New York and Connecticut theater reviews and news

Ethnic Theater - Jewish

"The Merchant of Venice"
Shakespeare in the Park, Manhattan

It’s intriguing to think that the most famous Jew in dramatic literature is now being played by an Italian-American (and presumably Catholic). But why not? And indeed Al Pacino, now on stage at Shakespeare in the Park (in New York City’s Central Park) makes Shylock his own. The Public Theatre is now offering “The Merchant of Venice” in tandem with “The Winter’s Tale” at the Delacorte Theatre. Both Shakespearean plays enjoy spectacular staging at this delightful outdoor theater, where free tickets are offered to the public.

But back to Shylock. Pacino creates a character who appears to be  your ordinary man-in-the-street (at least ordinary for 16th century Venice). Neither villain nor victim when he first appears, Pacino/Shylock is convincingly normal, as he goes about his daily business.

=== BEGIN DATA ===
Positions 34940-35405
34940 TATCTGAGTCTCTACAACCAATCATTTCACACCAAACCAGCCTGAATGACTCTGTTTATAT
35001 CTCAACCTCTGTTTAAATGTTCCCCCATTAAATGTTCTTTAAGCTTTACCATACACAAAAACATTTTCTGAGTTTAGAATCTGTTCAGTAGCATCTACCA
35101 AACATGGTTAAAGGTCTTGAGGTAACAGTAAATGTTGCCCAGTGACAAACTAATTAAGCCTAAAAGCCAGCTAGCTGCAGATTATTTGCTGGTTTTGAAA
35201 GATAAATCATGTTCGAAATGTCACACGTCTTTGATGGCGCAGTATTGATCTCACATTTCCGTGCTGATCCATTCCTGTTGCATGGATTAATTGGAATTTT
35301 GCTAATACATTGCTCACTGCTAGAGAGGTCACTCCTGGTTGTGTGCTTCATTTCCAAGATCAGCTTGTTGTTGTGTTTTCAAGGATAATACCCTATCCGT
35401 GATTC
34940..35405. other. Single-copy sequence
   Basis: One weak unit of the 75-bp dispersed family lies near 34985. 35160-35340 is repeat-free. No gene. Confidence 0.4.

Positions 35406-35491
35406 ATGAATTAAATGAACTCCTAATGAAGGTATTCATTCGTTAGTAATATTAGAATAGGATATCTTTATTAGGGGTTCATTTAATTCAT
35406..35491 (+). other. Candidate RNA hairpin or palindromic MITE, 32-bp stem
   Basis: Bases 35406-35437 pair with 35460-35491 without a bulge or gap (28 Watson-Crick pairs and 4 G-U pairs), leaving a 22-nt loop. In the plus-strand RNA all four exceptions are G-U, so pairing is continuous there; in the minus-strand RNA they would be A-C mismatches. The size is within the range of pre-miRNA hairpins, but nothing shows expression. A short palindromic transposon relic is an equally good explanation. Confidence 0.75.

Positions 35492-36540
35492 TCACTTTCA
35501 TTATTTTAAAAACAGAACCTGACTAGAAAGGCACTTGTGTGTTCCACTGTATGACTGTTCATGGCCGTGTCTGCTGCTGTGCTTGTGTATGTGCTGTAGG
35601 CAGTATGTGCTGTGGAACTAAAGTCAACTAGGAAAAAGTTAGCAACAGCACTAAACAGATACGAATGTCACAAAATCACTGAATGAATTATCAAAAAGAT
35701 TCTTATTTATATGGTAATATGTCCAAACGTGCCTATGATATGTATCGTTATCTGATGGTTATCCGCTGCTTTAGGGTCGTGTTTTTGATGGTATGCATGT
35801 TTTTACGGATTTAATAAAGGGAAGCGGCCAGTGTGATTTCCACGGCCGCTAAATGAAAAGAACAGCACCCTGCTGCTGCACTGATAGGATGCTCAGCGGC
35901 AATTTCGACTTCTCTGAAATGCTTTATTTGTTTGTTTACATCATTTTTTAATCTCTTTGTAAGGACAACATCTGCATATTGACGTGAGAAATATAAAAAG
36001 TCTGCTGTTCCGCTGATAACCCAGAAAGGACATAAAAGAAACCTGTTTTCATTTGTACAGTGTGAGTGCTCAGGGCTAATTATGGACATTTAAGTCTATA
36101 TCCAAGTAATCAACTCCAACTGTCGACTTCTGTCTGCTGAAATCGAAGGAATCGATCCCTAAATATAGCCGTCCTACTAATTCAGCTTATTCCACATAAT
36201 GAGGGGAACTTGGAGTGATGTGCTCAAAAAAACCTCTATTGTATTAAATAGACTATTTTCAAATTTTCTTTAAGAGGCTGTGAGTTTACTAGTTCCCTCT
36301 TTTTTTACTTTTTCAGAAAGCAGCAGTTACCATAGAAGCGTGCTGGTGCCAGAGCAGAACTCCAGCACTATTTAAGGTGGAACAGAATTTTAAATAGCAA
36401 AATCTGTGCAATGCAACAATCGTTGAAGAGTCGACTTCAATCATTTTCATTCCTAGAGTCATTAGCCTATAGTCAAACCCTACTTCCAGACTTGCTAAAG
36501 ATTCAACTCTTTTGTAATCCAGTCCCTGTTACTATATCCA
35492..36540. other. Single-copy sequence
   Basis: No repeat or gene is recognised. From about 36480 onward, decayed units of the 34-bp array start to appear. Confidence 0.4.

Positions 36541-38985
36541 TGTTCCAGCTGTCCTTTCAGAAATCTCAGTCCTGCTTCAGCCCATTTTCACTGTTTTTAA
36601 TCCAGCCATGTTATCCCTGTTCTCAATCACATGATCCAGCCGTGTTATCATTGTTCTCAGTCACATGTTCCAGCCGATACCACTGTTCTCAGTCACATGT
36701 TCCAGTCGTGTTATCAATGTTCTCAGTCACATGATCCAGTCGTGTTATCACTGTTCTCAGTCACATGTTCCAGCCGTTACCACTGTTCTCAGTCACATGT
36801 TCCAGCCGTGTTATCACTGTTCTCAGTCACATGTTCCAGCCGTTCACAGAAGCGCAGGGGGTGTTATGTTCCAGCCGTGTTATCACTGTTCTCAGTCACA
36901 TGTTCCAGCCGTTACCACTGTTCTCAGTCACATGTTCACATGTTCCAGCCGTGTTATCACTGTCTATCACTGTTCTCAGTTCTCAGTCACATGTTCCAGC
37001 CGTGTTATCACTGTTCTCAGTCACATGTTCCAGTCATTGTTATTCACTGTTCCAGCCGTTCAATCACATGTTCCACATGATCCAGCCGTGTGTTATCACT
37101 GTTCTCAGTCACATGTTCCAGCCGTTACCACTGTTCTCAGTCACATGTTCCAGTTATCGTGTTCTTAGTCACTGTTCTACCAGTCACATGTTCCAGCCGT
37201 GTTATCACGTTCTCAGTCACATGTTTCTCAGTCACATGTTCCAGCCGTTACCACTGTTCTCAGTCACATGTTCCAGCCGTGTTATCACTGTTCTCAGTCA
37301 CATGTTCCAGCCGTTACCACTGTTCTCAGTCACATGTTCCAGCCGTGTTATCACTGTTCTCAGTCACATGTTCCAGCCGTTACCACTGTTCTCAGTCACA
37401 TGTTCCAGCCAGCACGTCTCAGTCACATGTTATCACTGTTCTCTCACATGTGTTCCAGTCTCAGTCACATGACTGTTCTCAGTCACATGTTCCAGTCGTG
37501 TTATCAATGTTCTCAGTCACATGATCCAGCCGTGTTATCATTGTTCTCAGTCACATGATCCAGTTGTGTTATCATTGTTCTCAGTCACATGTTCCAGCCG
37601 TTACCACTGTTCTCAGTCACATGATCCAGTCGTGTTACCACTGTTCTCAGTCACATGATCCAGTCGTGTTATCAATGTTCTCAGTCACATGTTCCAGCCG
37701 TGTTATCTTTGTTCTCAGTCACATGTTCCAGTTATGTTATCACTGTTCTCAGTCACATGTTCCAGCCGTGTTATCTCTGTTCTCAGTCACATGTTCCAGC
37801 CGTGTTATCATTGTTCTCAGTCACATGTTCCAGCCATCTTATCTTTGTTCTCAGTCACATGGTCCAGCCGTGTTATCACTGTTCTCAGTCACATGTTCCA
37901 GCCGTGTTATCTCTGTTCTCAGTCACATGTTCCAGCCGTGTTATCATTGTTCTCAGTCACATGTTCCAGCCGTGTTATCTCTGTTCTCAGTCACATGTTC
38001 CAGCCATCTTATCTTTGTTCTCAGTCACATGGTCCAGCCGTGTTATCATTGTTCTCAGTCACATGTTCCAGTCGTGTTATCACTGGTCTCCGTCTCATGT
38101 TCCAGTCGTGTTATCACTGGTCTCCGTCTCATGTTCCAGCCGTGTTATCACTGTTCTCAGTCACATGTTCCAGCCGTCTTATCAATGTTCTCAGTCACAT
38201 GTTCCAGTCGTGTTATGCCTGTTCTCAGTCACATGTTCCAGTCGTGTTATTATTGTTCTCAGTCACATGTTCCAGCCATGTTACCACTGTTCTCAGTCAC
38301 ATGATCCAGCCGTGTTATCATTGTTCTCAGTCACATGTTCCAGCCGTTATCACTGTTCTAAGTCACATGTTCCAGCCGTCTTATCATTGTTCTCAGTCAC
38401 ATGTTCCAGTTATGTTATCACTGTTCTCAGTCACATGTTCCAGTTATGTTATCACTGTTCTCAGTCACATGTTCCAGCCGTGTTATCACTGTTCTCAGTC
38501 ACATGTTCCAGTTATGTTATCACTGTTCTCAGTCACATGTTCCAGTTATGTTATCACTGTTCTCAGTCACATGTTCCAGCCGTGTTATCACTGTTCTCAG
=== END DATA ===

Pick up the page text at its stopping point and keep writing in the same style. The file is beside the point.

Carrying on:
But this Shylock creeps up on you, even as events creep up on him, building in intensity with each scene. Pacino moves restlessly about the stage, always in character, even when other players are engaged in dialogue. But you never take your eyes off this brilliant actor—and ultimately you are totally in his thrall.

Does Pacino create a sympathetic Shylock? Yes and no. On the one hand, he is sensible, frugal, devoted to his co-religionists, and struggling to survive as best he can. On the other hand, he is ruthless in his pursuit of revenge. In short, a human being, with strengths and weaknesses—as written in the text and brought home strongly by Pacino. Because there is so little sentimentality in this Pacino interpretation, it is a thoroughly believable portrayal. Ultimately, stripped of his worldly goods, Shylock is also forced to convert---or die—and undergoes an actual baptism. In every sense of the word he has been stripped.

All around, it is a solid production under Daniel Sullivan’s direction—handsome in its staging, lighting, and costuming, and backed by a thoroughly professional cast. A worthy effort by the Public Theater, producer of these Shakespeare in the Park summer events.

--Irene Backalenick
July 10, 2010

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